The memo then shifts to Dec. 25, when Pace and Snyder got to work for their shift, relieving Assistant Fire Chief Shane Wood and Jake Bissonnette. As the group talked over its “daily pass-down,” Pace claims that Wood and Bissonnette “retrieved two jars out of their shift’s refrigerator” and allegedly began drinking what “Snyder and I realized the content of the jars was apple moonshine.” Wood and Bissonnette were off the clock, but Pace says they “proceeded to consume a portion of the contents of the jars while still in the department’s kitchen and still in their uniforms.”
Pace also cited the moment later in the day when Steve Wood came by the station to ice down a beer cooler, as he was on his way to Shane Wood’s house. “In just a few short days, several infractions have occurred by multiple members,” Pace writes. “I would have to think that these kinds of acts have become commonplace, or by any means acceptable. The proper channels were explored with no recourse.”
The memo does not mention drinking by Roberts, but the Jan. 4 letter from Campbell to Roberts does so. “Allegations have been submitted to me that you consumed alcohol during the Fire Department holiday party on December 14, 2012 and immediately thereafter responded to a fire in a city vehicle,” Campbell wrote Roberts.
Shane Wood said he could not speak on the matter while it was under investigation. Roberts could not be reached. Small though it is, the Flagler Beach Fire Department has been riven by politics—if not exclusively internal, then by way of community pressures, as factions and allegiances have formed over one group of firefighters or another. When Roberts was reinstituted in summer following the controversy over out-of-town trips, some celebrated, others didn’t. The allegations in this case, however, are more serious. In summer, the controversy centered on unauthorized trips that the chief and others nevertheless conducted on their own time to inspect fire trucks, though a fire truck company paid travel costs. Some commissioners were unreservedly complimentary of the chief and the trips’ purpose, which the commission, in effect, had obliquely authorized.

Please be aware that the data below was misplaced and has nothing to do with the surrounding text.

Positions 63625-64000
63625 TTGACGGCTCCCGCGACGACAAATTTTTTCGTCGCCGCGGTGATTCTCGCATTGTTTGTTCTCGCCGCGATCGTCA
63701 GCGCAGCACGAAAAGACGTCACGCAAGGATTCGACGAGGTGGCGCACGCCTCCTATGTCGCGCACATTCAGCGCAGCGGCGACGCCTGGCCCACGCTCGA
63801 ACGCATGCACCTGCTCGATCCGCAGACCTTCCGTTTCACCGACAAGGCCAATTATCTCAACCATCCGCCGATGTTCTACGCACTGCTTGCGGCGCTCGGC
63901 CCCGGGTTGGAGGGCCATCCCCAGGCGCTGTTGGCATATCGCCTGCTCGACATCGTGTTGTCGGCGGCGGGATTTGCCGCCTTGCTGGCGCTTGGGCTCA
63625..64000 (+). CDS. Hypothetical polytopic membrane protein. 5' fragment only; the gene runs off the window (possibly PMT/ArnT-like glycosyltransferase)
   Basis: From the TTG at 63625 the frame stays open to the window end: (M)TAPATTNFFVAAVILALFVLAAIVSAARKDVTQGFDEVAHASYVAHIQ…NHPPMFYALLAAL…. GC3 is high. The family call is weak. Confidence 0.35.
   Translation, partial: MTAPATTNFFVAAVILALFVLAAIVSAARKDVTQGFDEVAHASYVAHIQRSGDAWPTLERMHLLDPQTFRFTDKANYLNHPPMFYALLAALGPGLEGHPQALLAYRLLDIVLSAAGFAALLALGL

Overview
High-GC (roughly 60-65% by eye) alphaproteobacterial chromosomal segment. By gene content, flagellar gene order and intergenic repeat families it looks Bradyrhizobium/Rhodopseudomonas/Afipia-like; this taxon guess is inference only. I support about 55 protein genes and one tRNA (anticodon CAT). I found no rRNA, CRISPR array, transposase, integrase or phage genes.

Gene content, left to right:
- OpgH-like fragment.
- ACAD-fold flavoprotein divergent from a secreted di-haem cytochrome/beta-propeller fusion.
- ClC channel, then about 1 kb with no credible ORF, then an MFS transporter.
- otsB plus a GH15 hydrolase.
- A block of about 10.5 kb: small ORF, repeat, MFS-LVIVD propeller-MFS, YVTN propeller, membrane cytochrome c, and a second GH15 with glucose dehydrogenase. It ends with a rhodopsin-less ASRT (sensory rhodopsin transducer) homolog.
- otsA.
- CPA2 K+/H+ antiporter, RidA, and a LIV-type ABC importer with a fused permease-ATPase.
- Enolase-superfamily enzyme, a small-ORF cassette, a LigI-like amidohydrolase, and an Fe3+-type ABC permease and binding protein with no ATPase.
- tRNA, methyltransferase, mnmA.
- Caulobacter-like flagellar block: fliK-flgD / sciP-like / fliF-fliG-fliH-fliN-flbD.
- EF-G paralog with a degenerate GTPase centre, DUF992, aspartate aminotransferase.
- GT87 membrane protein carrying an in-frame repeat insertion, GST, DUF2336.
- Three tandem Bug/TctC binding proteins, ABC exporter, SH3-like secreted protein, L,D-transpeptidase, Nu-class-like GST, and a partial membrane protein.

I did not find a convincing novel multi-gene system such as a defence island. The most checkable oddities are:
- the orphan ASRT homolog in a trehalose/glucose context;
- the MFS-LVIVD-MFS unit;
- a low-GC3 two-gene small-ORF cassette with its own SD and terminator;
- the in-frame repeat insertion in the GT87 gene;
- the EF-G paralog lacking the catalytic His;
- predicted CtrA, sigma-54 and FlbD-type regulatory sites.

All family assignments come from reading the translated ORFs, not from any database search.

Allegations of drinking on city property, or driving a city fire truck to a fire call, are more serious, as they would entail the direct violation of city policy.
“It’s serious enough that I believe that they needed to be placed on leave while this investigation took place,” Campbell said. “We have a third party conducting the investigation, there’ll be a series of interviews and we’ll find out fact from possible fiction, or fiction from possible fact, whatever it ends up being. But it was serious enough that I took that action Friday afternoon in fact.”
The investigation could take weeks.
“I’ve stressed that it be a timely and compressed cycle time,” Campbell said. “I hope that that doesn’t take us weeks to complete, and our attorney and our third party investigator is on board with that.”
The fire department has six paid firefighters, plus the fire chief. It also has some paid volunteers, two of whom were moved into the regular ranks of the department to cover for the other firefighters’ absence. Campbell said city residents should not fear for their safety in case of fire incidents, and that county and Palm Coast fire departments are always at the ready with assistance—as indeed they were on the Dec. 14 fire.
“I am confident that we’ve got our ship in order, and none of our citizens and none of our public should be alarmed with our level of services as we go forward,” Campbell said.